Sudan: Close down trigger-happy paramilitary force not schools

Following a directive from Sudan’s ruling military authorities that schools in Sudan must close indefinitely barely a month into a new school term, after security officers reportedly opened fire on 29 July during student protests killing six people, including four students under 18 years of age Amnesty International’s Director for East Africa, the Horn and the Great Lakes, Joan Nyanyuki said:

It’s astonishing that the authorities in Sudan are attempting to deal with the recurring issue of armed officers using lethal force against protesters in this way.
Joan Nyanyuki, Amnesty International's Director for East Africa, the Horn and the Great Lakes

“It’s astonishing that the authorities in Sudan are attempting to deal with the recurring issue of armed officers using lethal force against protesters in this way. Closing schools and preventing children from receiving an education is misguided and unfair – pupils should not be punished because of the actions of an out-of-control paramilitary unit.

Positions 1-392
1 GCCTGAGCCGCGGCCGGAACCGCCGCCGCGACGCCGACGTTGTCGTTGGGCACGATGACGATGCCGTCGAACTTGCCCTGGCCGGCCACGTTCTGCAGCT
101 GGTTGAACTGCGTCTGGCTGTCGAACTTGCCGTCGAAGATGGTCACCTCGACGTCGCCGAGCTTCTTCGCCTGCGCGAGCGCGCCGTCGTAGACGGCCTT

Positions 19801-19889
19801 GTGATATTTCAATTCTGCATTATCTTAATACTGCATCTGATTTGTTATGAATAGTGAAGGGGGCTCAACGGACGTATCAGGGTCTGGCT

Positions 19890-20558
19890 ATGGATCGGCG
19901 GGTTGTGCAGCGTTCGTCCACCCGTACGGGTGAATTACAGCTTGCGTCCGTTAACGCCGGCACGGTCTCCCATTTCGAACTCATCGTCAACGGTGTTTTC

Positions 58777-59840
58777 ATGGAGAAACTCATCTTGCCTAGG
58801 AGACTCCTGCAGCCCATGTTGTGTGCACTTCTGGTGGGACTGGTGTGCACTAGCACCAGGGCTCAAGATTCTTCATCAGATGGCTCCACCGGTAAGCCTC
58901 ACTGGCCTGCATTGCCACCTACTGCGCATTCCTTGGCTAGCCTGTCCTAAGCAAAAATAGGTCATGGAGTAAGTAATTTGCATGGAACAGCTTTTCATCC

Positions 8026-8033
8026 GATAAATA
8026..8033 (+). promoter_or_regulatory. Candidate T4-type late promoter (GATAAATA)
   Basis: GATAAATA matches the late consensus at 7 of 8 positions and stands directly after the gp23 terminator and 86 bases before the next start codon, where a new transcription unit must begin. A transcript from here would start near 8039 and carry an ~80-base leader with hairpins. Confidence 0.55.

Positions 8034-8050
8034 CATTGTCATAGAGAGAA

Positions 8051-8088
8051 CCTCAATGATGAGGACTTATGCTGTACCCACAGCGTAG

This bloodshed must stop. The Rapid Support Forces must be removed from all law enforcement activities across Sudan.
Amnesty International's Director for East Africa, the Horn and the Great Lakes, Joan Nyanyuki

“This bloodshed must stop. The Rapid Support Forces must be removed from all law enforcement activities across Sudan, and those responsible for committing the killings – and giving the orders – should be brought to justice.

“The decision to close schools underlines the failure of the Sudanese authorities to contain or direct the Rapid Support Forces, who have time and again used firearms on peaceful protestors across Sudan.”